Top 5 Paid Screenwriting Programs

Final Draft is the industry standard, but there are several good paid screenwriting programs available

While Celtx may be the gold standard for free screenwriting programs, anyone who is going to make a serious run at being a screenwriter is going to have to shell out the cash for a professional screenwriting program.

There are many different programs out there and not all are created equal. Take the time to decide which of these favored software is best for you.

Final Draft

Final Draft is the most expensive of the screenwriting programs, but it’s also the industry standard. If you’re working on a script and sending it off to someone, odds are its either in PDF or Final Draft format. It comes with all the bells and whistles you might expect including auto-fill, color coding, formatting, pagination, etc. It also has a number of templates for screenplay, teleplay, stage and comic books. It costs around $175, but it’s the best out there.

Movie Magic Screenwriter

Movie Magic Screenwriter is another popular program, and it’s more affordable than Final Draft. It uses a function called naviDoc to track and organize your scripts. It’s a great function at first, but as the numbers of scenes increase, it can be a little tricky to use. It’s one fatal flaw is that it lacks support for the Final Draft format. It has most of the features of Final Draft and costs a little bit less, around $149.

Movie Outline

Movie Outlines is another strong program that costs about the same as Movie Magic. What sets this program apart from the others is the story development tools. Both Movie Magic and Final Draft assume you know everything about story and character development, but as any beginning screenwriter knows that comes with experience. It has a bevy of features and supports Final Draft format, so it’s a good choice for someone without any formal training in screenwriting.


Montage is a more affordable alternative at about $75, and it’s basically Final Draft light. It’s only available for Apple computers, but it also comes with a list of contacts in the industry. I don’t know how good that is given how fast things change, but I can’t hurt. Overall, it a good program for someone looking for something that costs less than the big boys.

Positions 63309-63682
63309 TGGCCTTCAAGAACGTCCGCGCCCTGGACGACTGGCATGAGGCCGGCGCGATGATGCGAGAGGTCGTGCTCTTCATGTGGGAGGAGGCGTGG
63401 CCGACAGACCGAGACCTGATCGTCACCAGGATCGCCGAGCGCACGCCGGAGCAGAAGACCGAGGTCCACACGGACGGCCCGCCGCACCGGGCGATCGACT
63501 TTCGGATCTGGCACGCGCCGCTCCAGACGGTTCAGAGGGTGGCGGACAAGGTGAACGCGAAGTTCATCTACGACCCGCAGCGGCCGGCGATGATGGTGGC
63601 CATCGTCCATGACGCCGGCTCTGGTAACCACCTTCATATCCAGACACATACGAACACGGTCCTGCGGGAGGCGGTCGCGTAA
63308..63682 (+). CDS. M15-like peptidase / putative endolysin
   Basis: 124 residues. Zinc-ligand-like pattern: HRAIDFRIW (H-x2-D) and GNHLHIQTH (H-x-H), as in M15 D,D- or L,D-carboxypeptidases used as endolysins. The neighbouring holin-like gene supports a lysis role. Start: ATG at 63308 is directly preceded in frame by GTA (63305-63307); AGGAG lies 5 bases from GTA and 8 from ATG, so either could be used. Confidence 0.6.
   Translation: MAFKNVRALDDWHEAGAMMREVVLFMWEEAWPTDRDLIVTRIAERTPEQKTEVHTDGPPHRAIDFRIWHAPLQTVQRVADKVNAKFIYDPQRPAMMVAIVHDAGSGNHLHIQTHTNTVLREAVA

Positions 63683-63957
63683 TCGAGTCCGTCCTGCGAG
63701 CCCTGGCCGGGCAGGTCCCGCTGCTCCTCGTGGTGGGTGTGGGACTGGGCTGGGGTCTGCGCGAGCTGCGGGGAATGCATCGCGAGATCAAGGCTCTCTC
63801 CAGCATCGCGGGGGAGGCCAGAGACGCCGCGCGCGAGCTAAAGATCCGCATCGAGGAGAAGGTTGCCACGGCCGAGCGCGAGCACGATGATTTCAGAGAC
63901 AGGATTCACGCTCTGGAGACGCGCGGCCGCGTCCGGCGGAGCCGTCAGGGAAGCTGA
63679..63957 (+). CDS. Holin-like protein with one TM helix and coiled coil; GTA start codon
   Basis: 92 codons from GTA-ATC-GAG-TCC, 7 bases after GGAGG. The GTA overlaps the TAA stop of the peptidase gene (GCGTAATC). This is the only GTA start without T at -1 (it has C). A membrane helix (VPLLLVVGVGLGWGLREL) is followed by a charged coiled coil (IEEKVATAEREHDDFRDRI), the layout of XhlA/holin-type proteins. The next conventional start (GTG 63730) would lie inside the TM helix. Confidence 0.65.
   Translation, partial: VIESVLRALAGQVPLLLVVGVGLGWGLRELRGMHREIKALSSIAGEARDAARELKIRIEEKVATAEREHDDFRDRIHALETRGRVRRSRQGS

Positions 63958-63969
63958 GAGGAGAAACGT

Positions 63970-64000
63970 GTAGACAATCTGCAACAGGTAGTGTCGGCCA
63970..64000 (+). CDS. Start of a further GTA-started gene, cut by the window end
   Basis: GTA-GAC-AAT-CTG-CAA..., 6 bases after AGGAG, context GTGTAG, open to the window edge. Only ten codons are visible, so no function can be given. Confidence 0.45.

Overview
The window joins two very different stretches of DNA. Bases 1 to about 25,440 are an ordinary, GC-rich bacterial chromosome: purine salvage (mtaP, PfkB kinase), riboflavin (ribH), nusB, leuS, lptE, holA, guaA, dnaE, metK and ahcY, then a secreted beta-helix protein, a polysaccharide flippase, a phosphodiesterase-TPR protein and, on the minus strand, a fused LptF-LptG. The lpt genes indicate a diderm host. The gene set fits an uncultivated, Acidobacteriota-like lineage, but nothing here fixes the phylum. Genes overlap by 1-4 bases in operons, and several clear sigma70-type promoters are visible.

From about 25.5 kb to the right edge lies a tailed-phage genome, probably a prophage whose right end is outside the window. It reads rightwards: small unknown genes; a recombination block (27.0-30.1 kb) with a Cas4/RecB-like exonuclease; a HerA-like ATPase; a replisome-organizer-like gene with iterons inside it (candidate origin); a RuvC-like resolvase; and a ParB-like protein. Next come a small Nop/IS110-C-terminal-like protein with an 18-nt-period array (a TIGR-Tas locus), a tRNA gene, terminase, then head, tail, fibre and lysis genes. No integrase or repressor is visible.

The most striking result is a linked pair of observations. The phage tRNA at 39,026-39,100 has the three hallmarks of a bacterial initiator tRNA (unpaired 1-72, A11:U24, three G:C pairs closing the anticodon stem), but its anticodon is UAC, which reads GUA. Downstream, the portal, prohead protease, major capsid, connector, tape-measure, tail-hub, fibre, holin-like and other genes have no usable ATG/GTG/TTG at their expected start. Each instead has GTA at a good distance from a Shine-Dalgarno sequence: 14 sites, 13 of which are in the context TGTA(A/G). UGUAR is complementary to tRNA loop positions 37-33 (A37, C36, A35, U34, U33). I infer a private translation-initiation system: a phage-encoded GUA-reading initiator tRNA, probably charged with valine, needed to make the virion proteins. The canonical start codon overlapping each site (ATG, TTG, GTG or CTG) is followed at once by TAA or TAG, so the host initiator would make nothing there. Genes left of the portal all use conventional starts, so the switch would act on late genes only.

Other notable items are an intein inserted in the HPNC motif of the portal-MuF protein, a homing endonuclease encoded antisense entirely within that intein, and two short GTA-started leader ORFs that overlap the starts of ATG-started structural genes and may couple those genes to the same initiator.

At $79, Storyist is another of the more affordable options for screenwriting. Overall, it’s a solid program that has plenty of features for its price. It’s by no means a Final Draft and lacks story development tools, but for someone that has experience, but not the funds, it’s a good program. The one main downside is that its interface is a little jumbled. When you get into the writing and start using some of the features, the screen can get cluttered with windows to the point of distraction. If you’re a purist writer that just needs bare bones with no frills, then you might consider Storyist.

If you search for screenwriting programs, you’ll be hit with page after page. Prices range from Final Draft pricing to less than $10. If you want to make it in the industry, then you’re going to need a professional screenwriting program, and these are the best in my opinion. You can disagree, and I am sure some will, but dollar for dollar, these cover all the needed bases.


  1. Bryan says:

    What are people’s opinions of Adobe’s CS5 companion program “Story”?

  2. christian link says:

    Since your opening statement is “either pdf or final draft”, I don’t see how Celtx is ruled out, since it would be a pdf. Most producers don’t have final draft, so writers are free to use what they can afford.

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